Possibilities = endless.


Ginger Mango Tart

  • Servings: one 9-inch tart (or 10-inch + 12 mini tartlets, see note)
  • Difficulty: easy
  • Print
adapted from Smitten Kitchen and Cook’s Illustrated


Ginger Pastry Cream

  • 2 cups half-and-half, 2% milk, or 3% milk
  • 1/2 cup granulated sugar, divided
  • 1 pinch salt
  • 5 large egg yolks
  • 3 tablespoons cornstarch
  • 4 tablespoons unsalted butter
  • 1/2 vanilla pod, or 1 tsp vanilla extract
  • 2 large chunks of ginger, peeled and sliced thinly

Tart Shell*

  • 1 1/2 cups all-purpose flour
  • 1/2 cup confectioner’s sugar
  • 1/4 teaspoon salt
  • 1 stick plus 1 tablespoon (9 tablespoons; 4 1/2 ounces) very cold (or frozen) unsalted butter, cut into small pieces
  • 1 large egg


  • 4 mangoes, sliced in half, then each half into 1/8 inch slices
  • berries


Ginger Pastry Cream

  1. Heat milk, ginger slices, vanilla pod, and vanilla seeds in a medium heavy-bottomed saucepan over medium-high heat until simmering. Allow to simmer for about 10 minutes, before turning off the heat and allowing it to steep/infuse for an additional 30 minutes, even better, overnight.
  2. Meanwhile, whisk yolks in a large bowl. Add 2 tablespoons of sugar and cornstarch and whisk until mixture is creamy and pale yellow.
  3. Strain out the ginger and vanilla pod, and heat the milk in the same pan over medium heat. Add 6 tablespoons of sugar and salt.
  4. When the milk has come to a simmer, slowly pour the milk in a steady stream down the side of the bowl into the yolk mixture, while whisking vigorously.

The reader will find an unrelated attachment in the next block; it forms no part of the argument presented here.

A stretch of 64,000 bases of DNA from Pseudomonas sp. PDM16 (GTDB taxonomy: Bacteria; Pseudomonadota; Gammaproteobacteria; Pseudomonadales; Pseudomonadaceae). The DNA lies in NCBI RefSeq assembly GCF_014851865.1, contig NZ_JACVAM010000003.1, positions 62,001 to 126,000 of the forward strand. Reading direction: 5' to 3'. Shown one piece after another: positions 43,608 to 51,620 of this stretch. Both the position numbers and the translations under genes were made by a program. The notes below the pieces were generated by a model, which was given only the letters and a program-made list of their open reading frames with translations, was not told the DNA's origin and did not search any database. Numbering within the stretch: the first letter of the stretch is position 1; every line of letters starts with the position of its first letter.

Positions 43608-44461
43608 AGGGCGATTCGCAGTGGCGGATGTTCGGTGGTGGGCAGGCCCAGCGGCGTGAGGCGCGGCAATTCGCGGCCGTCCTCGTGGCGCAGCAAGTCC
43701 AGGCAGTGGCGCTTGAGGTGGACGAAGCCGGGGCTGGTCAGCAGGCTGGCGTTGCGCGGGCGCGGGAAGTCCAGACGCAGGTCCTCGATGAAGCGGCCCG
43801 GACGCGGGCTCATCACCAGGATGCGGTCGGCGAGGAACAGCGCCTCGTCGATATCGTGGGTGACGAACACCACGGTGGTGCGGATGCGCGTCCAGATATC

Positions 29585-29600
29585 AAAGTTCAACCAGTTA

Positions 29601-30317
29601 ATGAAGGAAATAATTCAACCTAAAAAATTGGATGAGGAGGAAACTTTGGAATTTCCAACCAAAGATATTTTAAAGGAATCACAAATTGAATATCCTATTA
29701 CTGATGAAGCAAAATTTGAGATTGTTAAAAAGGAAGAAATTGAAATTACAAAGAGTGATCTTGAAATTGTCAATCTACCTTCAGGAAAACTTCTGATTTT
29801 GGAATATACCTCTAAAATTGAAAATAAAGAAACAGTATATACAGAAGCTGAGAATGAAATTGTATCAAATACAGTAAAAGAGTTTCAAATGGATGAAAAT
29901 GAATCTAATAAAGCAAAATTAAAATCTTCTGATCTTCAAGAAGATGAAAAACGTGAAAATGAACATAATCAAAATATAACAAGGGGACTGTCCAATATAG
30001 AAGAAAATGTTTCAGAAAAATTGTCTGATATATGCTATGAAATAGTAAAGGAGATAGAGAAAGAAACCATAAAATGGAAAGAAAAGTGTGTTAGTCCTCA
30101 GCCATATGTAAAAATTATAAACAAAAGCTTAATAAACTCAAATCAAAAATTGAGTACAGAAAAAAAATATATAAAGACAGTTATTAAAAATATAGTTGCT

5. Return mixture to the saucepan and return to a simmer over medium heat, whisking constantly. Take it off the heat when the mixture is thickened and glossy.
  6. Strain the mixture through a fine-mesh sieve set over a large glass bowl containing the 4 tbsp of butter. Whisk to combine.
  7. Press plastic wrap directly onto the surface of the pastry cream to prevent pudding skin from forming. Refrigerate until cold and thickened, about 1.5-2 hours. To speed this up, stick it into your freezer.

Tart Shell*

  1. Pulse the flour, sugar and salt together in the bowl of a food processor. You want butter pieces the size of oatmeal flakes and some the size of peas.
  2. Add the egg and process in pulses until the dough changes consistency and clumps up into a ball. Don’t overprocess. Turn out the dough into a larger bowl, and combine any unevenly mixed dry ingredients by hand.
  3. Butter a 9-inch fluted tart pan with a removable bottom. Press the dough evenly across the bottom and up the sides of the tart shell. You can use the bottom of a measuring cup to help. Press just hard enough so that the pieces cling together, but not so hard that it loses its crumbliness.
  4. Freeze the crust for at least 30 minutes, preferably longer, before baking.
  5. Preheat the oven to 375 degrees F. Butter the shiny side of a piece of aluminum foil (or use nonstick foil) and fit the foil, buttered side down, tightly against the crust. You don’t need pie weights since it’s been frozen. Bake for 20-25 minutes.
  6. Remove the foil. If the crust has puffed, press it down gently with the back of a spoon. Bake the crust about 10 minutes longer to fully bake it, or until it is firm and golden brown. To partially bake it, bake for only 5 minutes longer, not 10.
  7. Allow to cool to room temperature.


  1. Fill the crust with the ginger pastry cream. This is a very satisfying moment– the meeting of the creamy element with the crunchy.
  2. Arrange the mango slices in a circular manner to resemble a rose– less ripe mangoes would be easier to shape.
  3. Arrange any other fruits as desired.


*enough for a 9-inch tart shell. For a 10-inch tart shell, I doubled the tart shell recipe, and had enough for an additional 12 mini tartlets using a mini muffin tray. To compensate, double your pastry cream as well.